Results: The NO concentration was markedly increased in patients with interstitial cystitis (327±210 parts per billion (ppb), (mean ± SEM), bacterial cystitis (896±282 ppb), irradiation cystitis (633±540 ppb) and BCG-induced cystitis (510±313 ppb) as compared to the patients with detrusor instability (11±1 ppb), outflow obstruction (9±1 ppb), sensory urge (10±1 ppb) and controls (13±2 ppb). In patients with superficial bladder tumor the NO concentration was also low, 3±1 ppb while it was slightly increased in patients with carcinoma in situ , 23±9 ppb.
Conclusions: Measurement of NO in air from the urinary bladder is a safe, fast method to diagnose inflammatory disorders in the urinary bladder and the simplicity of the method makes it potentially useful as a screening method for office use.
By Lauran Neergaard, Associated Press Tuesday, March 25, 2003 -
WASHINGTON -- The stabbing pain started overnight, like bolts of electricity shooting through Kristina Hinchliff's pelvis. She had to race to the bathroom every 15 minutes, night and day. It took a year of visits to emergency rooms and numerous physicians to find the answer: Hinchliff has a debilitating type of bladder inflammation that afflicts a million Americans yet baffles doctors.
There is no test for this disease, called interstitial cystitis, and no cure. While there are treatments to ease the symptoms, they don't help everyone. Specialists hope that's about to change: Scientists have discovered IC patients harbor a toxin in their bladders that might prove key to understanding -- and quickly diagnosing -- the ailment. At the same time, studies of some promising treatments are under way. "It is a very exciting period," says Dr. Josephine Briggs, who oversees urology research at the National Institutes of Health.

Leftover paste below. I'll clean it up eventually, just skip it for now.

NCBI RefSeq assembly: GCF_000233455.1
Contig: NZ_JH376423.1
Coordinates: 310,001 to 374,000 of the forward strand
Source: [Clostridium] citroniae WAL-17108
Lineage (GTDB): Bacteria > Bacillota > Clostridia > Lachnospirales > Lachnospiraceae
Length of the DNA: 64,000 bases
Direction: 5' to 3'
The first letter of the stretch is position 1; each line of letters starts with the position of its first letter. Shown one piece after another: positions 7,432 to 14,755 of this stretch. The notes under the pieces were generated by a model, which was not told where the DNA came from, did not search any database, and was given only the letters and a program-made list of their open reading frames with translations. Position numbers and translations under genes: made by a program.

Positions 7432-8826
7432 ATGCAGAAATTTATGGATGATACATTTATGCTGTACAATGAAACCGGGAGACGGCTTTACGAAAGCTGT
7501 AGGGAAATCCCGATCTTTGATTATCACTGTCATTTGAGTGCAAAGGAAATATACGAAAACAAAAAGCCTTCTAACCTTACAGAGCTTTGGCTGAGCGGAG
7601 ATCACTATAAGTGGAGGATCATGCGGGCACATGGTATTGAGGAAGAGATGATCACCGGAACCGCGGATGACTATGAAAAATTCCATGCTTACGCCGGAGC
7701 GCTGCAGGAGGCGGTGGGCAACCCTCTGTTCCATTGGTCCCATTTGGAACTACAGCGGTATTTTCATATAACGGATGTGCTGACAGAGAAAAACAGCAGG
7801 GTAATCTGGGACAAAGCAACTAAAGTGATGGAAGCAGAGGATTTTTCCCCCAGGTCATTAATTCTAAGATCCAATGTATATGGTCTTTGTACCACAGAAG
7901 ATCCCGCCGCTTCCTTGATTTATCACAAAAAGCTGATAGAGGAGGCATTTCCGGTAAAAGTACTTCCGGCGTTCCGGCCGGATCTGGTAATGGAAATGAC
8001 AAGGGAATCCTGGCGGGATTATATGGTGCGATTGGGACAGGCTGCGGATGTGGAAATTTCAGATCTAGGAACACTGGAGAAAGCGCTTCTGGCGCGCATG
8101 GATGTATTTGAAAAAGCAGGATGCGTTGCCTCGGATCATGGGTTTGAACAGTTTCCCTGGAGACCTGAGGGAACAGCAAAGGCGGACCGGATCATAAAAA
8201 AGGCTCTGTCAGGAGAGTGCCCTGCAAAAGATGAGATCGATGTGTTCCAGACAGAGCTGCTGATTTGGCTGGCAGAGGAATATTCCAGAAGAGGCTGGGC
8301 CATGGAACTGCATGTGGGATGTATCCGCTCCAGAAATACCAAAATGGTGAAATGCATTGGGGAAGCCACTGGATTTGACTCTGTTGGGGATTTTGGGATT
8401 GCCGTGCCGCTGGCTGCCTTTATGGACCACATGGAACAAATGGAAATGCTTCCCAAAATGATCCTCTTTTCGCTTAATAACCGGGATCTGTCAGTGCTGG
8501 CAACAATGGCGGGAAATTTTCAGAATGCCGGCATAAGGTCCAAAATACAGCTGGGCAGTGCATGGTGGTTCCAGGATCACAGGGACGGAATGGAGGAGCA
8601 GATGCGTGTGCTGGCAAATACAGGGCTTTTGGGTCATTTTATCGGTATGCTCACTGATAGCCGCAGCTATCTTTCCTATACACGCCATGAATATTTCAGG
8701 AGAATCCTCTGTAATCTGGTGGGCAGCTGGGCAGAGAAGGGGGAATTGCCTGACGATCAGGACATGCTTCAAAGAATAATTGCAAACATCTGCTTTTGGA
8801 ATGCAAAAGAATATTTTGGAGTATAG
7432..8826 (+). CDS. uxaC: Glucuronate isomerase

IC is a chronic inflammation of the bladder that strikes mostly younger women. It leaves the organ's lining bleeding, scarred, and unable to hold normal amounts of urine. While IC strikes with varying severity, some patients must urinate once an hour, even more, every day for years, and can suffer unrelenting pain. The Social Security Administration just ruled IC incapacitating enough to render someone legally disabled. No one knows what causes IC. Many doctors didn't even recognize it as a disease: Dr. Vicki Ratner founded the patient-advocacy Interstitial Cystitis Association in the 1980s after becoming ill in medical school and having 14 doctors say it was all in her head.
Even today, diagnosis is made by ruling out everything else and then putting the patient under general anesthesia to stretch the bladder wall in search of some hallmark signs. A discovery by Dr. Susan Keay at the University of Maryland may help. Keay found that the bladder cells of IC patients churn out a toxin called APF, or antiproliferative factor. APF appears to decrease levels of a growth factor, called HB-EGF, that's important in producing cells necessary to repair a damaged bladder lining. This spurs a vicious cycle where the bladder harms itself and then blocks its own healing mechanisms. Measuring these two compounds in urine is laborious, and for now experimental. Keay is talking with several companies about creating easier tests that doctors might one day offer.
But the discovery could prove far more crucial, says Monica Liebert, the American Urological Association's research director. Not only does it point to a possible root cause of IC, but it suggests that bladder growth factor might be used as a treatment -- a next step to be explored if Keay's research is ultimately proven. Specialists are anxiously watching two other potential treatments much farther in development: